Buctouche First Nation v. New Brunswick

The New Brunswick Court of Appeal issued a decision on October 9, 2014 in Buctouche First Nation v. New Brunswick, dismissing a motion for leave to appeal brought by ten New Brunswick First Nations and the Assembly of First Nations' Chiefs in New Brunswick against the dismissal of an interim injunction application they brought in August of this year.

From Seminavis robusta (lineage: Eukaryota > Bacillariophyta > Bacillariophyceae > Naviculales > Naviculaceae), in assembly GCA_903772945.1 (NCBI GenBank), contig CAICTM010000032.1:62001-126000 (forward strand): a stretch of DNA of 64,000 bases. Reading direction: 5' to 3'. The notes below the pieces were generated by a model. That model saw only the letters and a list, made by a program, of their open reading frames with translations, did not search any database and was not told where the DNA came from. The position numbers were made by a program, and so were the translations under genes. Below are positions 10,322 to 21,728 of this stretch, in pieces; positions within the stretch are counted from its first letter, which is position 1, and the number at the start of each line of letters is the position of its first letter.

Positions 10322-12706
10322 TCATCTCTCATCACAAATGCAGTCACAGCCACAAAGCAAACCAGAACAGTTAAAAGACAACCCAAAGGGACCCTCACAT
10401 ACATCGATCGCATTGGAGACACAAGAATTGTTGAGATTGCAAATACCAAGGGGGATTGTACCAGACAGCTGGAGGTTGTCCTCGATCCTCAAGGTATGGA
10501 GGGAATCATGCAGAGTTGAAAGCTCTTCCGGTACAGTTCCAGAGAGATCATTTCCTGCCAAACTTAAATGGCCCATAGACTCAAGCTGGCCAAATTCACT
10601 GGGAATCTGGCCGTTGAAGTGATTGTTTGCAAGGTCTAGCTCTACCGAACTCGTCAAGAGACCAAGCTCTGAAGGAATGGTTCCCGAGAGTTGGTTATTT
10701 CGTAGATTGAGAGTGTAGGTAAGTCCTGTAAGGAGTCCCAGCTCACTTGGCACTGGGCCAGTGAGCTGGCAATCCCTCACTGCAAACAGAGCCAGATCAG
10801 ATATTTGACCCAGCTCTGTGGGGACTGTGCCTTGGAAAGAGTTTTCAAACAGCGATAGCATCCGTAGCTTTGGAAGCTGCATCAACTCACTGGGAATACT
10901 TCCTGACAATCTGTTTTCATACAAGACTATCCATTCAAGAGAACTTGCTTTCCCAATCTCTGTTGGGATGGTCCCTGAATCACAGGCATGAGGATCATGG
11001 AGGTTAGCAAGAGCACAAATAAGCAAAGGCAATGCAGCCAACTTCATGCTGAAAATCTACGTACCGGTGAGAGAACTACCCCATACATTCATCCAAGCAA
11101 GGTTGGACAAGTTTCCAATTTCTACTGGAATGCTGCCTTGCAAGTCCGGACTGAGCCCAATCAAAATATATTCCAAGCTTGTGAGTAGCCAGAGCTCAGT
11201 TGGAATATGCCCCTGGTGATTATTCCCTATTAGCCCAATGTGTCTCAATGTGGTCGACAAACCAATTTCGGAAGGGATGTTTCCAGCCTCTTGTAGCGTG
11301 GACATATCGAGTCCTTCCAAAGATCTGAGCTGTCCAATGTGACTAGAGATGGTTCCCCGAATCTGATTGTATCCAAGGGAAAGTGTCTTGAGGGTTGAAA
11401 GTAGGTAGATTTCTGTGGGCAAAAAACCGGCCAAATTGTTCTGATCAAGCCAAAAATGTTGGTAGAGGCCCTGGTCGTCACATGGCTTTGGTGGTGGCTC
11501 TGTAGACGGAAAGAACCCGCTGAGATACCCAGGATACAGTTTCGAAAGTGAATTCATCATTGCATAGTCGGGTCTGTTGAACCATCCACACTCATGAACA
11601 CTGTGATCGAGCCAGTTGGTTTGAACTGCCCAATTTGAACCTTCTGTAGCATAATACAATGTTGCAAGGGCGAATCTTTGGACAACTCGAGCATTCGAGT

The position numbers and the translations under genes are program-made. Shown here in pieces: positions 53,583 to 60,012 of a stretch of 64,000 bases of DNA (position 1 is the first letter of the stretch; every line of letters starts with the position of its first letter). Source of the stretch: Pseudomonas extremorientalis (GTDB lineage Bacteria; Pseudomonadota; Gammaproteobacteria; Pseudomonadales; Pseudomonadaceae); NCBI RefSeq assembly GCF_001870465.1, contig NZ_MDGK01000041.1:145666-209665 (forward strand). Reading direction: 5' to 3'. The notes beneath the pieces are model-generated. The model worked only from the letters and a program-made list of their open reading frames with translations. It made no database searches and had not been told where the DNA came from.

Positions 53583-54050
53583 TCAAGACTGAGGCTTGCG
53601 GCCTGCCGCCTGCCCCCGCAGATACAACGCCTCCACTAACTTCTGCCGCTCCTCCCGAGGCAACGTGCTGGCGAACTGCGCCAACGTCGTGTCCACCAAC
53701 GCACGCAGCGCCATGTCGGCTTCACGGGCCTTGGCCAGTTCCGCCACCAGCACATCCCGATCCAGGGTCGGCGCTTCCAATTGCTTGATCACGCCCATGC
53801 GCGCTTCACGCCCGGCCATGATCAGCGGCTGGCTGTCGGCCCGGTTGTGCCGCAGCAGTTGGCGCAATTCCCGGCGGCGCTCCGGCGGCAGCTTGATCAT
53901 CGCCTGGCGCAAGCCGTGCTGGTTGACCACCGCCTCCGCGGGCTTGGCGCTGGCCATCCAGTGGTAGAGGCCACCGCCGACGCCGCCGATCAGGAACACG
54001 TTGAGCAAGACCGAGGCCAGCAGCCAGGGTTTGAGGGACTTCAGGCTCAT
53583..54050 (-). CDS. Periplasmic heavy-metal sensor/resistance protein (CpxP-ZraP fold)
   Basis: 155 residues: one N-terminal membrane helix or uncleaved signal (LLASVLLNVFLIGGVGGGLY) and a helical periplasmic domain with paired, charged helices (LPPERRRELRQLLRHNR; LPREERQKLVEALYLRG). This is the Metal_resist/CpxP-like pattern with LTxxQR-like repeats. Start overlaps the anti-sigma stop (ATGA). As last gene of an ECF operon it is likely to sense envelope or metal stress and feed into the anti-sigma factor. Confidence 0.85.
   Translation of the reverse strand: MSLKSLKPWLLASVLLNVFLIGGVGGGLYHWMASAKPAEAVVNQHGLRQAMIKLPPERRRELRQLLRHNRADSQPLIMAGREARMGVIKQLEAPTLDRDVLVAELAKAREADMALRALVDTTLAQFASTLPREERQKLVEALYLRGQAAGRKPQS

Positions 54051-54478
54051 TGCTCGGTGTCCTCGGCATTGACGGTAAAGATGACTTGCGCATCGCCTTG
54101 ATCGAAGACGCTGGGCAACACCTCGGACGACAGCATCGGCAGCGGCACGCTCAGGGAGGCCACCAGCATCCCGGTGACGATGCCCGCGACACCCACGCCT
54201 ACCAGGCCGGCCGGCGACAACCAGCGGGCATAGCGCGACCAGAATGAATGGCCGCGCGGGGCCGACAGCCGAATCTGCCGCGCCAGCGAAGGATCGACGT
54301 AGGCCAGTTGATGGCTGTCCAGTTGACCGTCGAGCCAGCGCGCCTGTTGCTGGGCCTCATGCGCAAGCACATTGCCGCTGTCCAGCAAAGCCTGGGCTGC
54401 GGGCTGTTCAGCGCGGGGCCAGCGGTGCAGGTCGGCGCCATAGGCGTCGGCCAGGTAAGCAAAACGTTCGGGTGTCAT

The appellants had sought an interim injunction to prevent the New Brunswick government from entering into Forest Management Agreements with various companies named as respondents in the proceeding. They alleged that the provincial government had failed to adequately consult and accommodate them in relation to its 2014 Forest Strategy, which would increase the annual allowable cut of timber, decrease the amount of forest protected in conservation areas and shift to a "results-based" framework for forestry management. They also alleged that the 2014 Strategy breached their established treaty rights to hunt, fish and harvest through irreversible harm to the environment. The Court of Appeal upheld the lower court ruling that dismissed the injunction application. The appellate court agreed with the lower court that there was insufficient evidence to find a breach of the Crown's duty to consult and that inadequate consultation does not always constitute "irreparable harm" for the purpose of determining whether to grant an injunction. The Court of Appeal also held that no harm had occurred to the appellants' rights and the evidence could not meet the higher burden for granting an injunction where the harm is anticipated but has yet to occur. Furthermore, since the interim injunction sought would have expired before the end of August, the Court of Appeal held that the matter was moot in any event.

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